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Review: Crawl is a deceptively fun dungeon crawler for Nintendo Switch

Platform: Nintendo Switch (eShop)
Publishers: Powerhoof
Developers: Powerhoof
MSRP: $14.99

Introduction:
The Switch continues to shine as a beacon for independent game developers, especially for games that are pixel-based classics or new age re-imagining of classic co-op games. Crawl falls into the latter category, a simple dungeon crawling game with an even simply pixel aesthetic, very much like Hyper Light Drifter or Salt and Sanctuary. From the opening moments of Crawl, you can tell the developers, a two-man team at Powerhoof, really wanted to create a homage to classic dungeon crawlers, but with a new, fun twist.

Players will start Crawl as a hero, who quickly finds his sword and sets out to escape from this horrific dungeon, his tale is narrated by a creepy, ominous voice who sounds like a narrator from a low-budget b-level horror flick. It totally works. Suddenly, you, as the player, will find yourself overwhelmed and you die. At first, you’ll think well, this is just a tad difficult, but the game flips the rules on you, you’re now a “Spectre,” whose job is now to kill a “new” hero who has entered the dungeon. As the spectre, you are not able to directly attack the new player, but you can possess objects and monsters (skeletons, wolves, etc.), which you can use to try and kill them, if your vessel dies or is destroyed, you can simply choose another one. If you land the land the killing shot, your humanity is restored and you are once again the hero, trying to escape.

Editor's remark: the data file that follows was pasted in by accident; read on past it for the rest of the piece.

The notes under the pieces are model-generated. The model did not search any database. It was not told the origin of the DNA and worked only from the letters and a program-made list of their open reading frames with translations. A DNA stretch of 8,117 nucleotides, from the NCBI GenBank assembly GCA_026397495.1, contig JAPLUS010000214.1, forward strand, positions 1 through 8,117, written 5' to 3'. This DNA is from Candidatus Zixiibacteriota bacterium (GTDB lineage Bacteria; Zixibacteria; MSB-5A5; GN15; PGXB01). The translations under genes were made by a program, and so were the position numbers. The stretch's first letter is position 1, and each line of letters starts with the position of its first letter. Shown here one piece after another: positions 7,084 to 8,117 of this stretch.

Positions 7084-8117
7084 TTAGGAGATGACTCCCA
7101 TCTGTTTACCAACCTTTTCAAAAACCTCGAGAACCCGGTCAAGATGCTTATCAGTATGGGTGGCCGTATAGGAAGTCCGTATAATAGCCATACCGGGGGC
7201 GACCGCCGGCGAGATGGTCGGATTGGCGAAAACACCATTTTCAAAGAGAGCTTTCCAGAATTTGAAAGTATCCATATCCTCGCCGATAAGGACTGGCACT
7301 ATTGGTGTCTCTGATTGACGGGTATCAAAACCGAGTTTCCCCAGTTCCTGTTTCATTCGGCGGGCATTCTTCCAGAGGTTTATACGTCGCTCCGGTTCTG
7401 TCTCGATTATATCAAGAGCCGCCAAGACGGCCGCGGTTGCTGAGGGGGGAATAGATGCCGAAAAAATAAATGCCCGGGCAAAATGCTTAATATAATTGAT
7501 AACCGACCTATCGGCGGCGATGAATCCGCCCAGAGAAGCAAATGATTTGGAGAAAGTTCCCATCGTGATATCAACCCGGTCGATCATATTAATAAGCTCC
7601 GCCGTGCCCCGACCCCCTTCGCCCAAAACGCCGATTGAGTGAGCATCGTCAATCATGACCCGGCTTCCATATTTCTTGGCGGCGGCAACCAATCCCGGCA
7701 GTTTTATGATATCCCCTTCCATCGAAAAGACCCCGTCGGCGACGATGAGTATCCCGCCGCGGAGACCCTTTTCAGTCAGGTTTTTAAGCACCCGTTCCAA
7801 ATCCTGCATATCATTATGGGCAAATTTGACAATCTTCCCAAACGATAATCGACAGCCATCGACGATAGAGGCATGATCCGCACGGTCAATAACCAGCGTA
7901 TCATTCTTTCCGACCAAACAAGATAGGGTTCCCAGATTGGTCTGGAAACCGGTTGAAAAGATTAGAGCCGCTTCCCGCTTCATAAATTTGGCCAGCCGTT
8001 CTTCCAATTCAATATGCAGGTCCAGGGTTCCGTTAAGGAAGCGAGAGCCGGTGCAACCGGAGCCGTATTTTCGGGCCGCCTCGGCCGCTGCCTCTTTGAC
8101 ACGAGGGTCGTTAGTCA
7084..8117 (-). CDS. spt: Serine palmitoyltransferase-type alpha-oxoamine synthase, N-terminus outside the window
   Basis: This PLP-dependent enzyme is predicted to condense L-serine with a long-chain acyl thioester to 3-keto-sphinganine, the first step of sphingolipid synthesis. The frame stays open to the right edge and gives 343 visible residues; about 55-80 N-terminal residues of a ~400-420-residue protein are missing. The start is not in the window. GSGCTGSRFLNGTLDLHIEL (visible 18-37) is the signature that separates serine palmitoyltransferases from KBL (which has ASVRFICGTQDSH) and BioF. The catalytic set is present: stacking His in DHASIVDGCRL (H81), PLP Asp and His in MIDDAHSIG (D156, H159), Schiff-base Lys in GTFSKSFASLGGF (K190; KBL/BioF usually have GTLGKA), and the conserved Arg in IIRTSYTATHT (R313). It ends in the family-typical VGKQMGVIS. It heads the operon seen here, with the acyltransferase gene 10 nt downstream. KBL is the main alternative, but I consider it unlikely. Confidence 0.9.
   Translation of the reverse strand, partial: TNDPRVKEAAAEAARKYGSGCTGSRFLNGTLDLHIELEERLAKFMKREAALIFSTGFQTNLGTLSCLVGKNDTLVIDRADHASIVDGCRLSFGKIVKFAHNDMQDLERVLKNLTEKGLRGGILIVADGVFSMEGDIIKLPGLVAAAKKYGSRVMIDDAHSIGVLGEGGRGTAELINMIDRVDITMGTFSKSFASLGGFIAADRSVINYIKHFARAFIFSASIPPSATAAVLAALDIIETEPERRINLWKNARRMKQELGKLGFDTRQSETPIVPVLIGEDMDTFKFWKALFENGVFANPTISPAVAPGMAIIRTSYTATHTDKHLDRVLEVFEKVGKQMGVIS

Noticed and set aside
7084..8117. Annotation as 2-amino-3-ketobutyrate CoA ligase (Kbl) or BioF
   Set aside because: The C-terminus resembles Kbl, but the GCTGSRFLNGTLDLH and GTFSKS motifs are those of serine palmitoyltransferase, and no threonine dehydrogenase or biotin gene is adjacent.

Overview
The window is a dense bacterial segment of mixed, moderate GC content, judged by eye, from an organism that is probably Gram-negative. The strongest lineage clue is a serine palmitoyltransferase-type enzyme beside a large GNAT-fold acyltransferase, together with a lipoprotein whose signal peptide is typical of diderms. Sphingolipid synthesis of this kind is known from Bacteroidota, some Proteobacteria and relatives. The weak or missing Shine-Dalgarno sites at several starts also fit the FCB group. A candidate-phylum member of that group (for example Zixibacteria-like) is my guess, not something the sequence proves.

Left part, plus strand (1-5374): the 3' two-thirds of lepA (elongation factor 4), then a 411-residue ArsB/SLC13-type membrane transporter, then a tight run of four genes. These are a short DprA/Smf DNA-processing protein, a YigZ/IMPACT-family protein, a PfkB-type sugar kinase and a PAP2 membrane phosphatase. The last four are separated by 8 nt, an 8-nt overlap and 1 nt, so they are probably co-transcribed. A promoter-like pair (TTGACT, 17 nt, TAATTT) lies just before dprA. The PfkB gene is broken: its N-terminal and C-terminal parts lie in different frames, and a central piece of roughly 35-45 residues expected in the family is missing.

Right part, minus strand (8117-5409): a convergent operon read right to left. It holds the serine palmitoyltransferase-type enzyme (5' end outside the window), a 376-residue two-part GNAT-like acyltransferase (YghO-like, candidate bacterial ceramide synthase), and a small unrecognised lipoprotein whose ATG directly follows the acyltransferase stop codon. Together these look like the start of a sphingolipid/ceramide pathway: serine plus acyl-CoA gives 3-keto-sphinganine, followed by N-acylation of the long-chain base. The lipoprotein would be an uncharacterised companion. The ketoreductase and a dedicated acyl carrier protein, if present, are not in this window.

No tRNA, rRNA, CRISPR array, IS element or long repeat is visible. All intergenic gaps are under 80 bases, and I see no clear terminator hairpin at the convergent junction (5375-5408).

The fun part lies in the fact that you’re not just playing against another CPU player, but 3 other NPCs, which is why it’s important for you to land the killing blow. If you fail, the NPC who made the kill becomes the hero. However, it’s when you play with other players or friends in co-op mode where the fun really shines. Simply attach a few other Switch controllers and now everyone is fighting to become, or stay, the hero. I was able to test this over the Christmas holiday with family and I can tell you the room was filled with laughter and trash talking. It really makes me wish this game had some online component so that I could play my friends and family when they were not in town.

While the game’s design is super simple, the dungeon’s rooms are filled with things to do, regardless of your role. There’s also a leveling system, as a ghost, the more kills or damage you do, you gain gold to upgrade your hero. You can also upgrade your spectre, giving your monsters more ways to kill the other heroes.

When any hero player reaches level 10, a portal will appear allowing the player to escape the dungeon. However, before a player can make their getaway, they need to fight off a beast with tentacles. It gets better, the other players or NPCs each take control of a part of the beast, making your fight to survive that much harder and, when in the same room, much more hilarious.

Conclusion:
Crawl isn’t a vastly deep game, but it is a blast to play, especially with real people. Even if Powerhoof added online play, without a solid voice chat solution, players would miss out on one specific element that makes the game so fun, social trash talking. That complaint aside, the game runs smooth and looks great, despite the very simple pixelated design. Crawl is a perfect example of why so many independent games are making their way to the Switch, it’s fun to play at home, on the go, and with your friends.

Categories: Reviews
Mike Wewerka :Writer and Co-Founder of TheFrak.com, you can catch me here on Gamezone or on Twitter at @HitSquare or @TheFrakShow